One of the most important questions ever asked to mortal men was asked by the Son of God himself, the Savior of the world. To a group of disciples in the New World, a group anxious to be taught by him and even more anxious because he would soon be leaving them, he asked, “What manner of men ought ye to be?” Then in the same breath he gave this answer: “Even as I am” (3 Ne. 27:27).
The world is full of people who are willing to tell us, “Do as I say.” Surely we have no lack of advice givers on about every subject. But we have so few who are prepared to say, “Do as I do.” And, of course, only One in human history could rightfully and properly make that declaration. History provides many examples of good men and women, but even the best of mortals are flawed in some way or another. None could serve as a perfect model nor as an infallible pattern to follow, however well-intentioned they might be.
Only Christ can be our ideal, our “bright and morning star” (Rev. 22:16). Only he can say without any reservation, “Follow me, learn of me, [and] do the things you have seen me do. Drink of my water and eat of my bread. I am the way, the truth, and the life. I am the law and the light. Look unto me and ye shall live. Love one another as I have loved you” (see Matt. 11:29; 16:24; John 4:13–14; 6:35, 51; 7:37; 13:34; 14:6; 3 Ne. 15:9; 27:21).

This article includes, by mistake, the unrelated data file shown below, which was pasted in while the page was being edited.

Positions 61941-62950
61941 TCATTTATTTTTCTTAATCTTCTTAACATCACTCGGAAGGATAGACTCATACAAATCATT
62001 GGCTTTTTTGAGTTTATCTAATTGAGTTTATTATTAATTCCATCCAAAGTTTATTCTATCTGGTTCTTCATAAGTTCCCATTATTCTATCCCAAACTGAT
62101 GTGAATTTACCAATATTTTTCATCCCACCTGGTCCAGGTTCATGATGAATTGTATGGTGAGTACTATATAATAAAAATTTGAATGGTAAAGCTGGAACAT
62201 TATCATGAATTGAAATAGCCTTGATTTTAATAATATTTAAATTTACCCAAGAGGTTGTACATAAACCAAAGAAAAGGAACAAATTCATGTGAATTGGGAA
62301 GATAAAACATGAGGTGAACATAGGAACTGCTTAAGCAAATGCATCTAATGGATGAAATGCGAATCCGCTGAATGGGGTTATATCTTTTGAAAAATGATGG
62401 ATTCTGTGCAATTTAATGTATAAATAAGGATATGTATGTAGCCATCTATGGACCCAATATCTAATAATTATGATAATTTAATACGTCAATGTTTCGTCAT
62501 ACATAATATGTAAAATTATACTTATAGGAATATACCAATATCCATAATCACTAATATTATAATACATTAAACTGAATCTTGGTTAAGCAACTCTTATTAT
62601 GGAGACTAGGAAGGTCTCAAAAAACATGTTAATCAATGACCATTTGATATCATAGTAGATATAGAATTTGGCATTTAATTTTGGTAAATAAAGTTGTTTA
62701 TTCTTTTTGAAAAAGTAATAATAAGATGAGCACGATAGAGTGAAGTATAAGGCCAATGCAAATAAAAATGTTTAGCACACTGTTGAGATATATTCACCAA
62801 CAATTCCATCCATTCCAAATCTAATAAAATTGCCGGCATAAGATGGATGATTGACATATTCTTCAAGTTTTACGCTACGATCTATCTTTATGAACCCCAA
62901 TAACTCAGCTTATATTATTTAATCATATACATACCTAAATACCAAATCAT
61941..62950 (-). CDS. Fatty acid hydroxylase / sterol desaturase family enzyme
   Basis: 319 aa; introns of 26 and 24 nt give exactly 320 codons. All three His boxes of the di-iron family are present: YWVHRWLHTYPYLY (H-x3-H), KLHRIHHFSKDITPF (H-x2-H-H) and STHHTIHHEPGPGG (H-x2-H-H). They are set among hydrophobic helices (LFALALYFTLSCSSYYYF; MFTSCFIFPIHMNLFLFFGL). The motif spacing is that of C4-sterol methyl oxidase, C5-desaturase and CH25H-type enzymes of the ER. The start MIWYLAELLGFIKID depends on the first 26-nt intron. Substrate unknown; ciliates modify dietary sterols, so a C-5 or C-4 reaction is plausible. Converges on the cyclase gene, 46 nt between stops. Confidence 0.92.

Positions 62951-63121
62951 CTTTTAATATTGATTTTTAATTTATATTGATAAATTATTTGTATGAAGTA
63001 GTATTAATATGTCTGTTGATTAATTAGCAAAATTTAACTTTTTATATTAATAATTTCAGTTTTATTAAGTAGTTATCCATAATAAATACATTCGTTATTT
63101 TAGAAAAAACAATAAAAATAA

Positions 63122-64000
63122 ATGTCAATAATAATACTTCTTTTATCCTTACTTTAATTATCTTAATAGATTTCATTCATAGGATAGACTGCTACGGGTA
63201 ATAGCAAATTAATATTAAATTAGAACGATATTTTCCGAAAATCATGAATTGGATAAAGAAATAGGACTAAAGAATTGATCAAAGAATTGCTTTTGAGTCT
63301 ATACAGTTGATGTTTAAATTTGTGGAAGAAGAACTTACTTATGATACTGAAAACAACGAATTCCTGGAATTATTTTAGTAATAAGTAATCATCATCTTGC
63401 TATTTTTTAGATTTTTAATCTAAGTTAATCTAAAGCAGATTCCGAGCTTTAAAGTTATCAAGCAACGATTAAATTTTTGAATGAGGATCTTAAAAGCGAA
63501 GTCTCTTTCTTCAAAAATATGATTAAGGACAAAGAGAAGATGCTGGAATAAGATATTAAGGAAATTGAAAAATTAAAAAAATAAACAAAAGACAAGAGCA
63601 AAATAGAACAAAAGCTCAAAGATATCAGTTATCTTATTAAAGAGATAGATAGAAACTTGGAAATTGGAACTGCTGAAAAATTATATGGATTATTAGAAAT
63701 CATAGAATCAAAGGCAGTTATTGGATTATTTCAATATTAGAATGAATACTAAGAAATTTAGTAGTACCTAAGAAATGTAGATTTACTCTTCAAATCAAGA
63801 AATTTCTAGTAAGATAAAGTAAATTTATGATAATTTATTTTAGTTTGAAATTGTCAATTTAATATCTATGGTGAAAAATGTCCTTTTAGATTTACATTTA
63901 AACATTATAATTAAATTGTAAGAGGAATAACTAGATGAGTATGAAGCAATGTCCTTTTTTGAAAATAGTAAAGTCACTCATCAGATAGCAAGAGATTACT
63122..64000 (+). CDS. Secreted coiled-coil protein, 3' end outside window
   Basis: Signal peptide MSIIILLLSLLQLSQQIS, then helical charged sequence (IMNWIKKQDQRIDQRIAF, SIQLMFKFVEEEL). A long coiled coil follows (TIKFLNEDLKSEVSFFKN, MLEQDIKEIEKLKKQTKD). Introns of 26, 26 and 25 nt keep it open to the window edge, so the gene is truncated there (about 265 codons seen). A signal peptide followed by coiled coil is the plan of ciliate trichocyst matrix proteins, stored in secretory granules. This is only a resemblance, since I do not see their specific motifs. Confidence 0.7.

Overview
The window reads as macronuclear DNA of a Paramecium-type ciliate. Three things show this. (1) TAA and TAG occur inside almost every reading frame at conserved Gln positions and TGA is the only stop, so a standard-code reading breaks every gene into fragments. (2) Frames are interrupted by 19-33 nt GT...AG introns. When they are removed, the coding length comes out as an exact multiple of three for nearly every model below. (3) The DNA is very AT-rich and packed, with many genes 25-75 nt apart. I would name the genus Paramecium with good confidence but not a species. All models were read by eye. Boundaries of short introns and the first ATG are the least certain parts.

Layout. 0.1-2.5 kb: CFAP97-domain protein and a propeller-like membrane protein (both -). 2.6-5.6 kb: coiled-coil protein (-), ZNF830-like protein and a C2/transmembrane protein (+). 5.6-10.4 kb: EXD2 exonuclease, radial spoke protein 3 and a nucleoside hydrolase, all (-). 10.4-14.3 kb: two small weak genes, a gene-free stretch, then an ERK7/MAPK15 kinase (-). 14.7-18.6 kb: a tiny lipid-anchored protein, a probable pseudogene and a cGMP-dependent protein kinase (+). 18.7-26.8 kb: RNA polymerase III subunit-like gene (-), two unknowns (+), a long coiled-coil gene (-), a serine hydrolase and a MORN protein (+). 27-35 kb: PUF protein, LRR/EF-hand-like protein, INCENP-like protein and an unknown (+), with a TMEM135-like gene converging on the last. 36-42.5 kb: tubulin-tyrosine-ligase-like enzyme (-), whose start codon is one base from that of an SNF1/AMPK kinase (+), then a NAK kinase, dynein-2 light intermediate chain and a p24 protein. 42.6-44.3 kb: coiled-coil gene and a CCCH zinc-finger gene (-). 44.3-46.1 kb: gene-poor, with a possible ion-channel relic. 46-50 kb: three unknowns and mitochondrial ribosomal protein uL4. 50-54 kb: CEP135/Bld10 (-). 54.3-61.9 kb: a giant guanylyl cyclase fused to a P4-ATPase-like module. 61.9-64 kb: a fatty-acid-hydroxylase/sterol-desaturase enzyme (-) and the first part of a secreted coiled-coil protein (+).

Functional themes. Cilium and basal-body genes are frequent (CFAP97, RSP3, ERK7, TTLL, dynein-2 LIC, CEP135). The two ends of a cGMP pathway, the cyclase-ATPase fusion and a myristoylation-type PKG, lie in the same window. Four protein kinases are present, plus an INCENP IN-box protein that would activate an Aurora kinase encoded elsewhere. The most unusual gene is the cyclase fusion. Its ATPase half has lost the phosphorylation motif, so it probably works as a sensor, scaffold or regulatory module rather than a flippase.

My, what a clear and resonant call! What certainty and example in a day of uncertainty and absence of example. …
… How grateful we should be that God sent his Only Begotten Son to earth … to set a perfect example of right living, of kindness and mercy and compassion, in order that all of the rest of mankind might know how to live, know how to improve, and know how to become more godlike.
Let us follow the Son of God in all ways and in all walks of life. Let us make him our exemplar and our guide. We should at every opportunity ask ourselves, “What would Jesus do?” and then be more courageous to act upon the answer. We must follow Christ, in the best sense of that word. We must be about his work as he was about his Father’s. We should try to be like him, even as the Primary children sing, “Try, try, try” (Children’s Songbook, p. 55). To the extent that our mortal powers permit, we should make every effort to become like Christ—the one perfect and sinless example this world has ever seen.9
Again and again during our Lord’s mortal ministry he issued a call that was at once an invitation and a challenge. To Peter and his brother Andrew, Christ said, “Follow me, and I will make you fishers of men.” (Matt. 4:19.) To the rich young man who asked what he must do to have eternal life, Jesus answered, “Go and sell that thou hast, and give to the poor … and come and follow me.” (Matt. 19:21.) And to each of us Jesus says, “If any man serve me, let him follow me.” (John 12:26.)10
Let us study the Master’s every teaching and devote ourselves more fully to his example. He has given us “all things that pertain unto life and godliness.” He has “called us to glory and virtue” and has “given unto us exceeding great and precious promises: that by these [we] might be partakers of the divine nature” (2 Pet. 1:3–4).11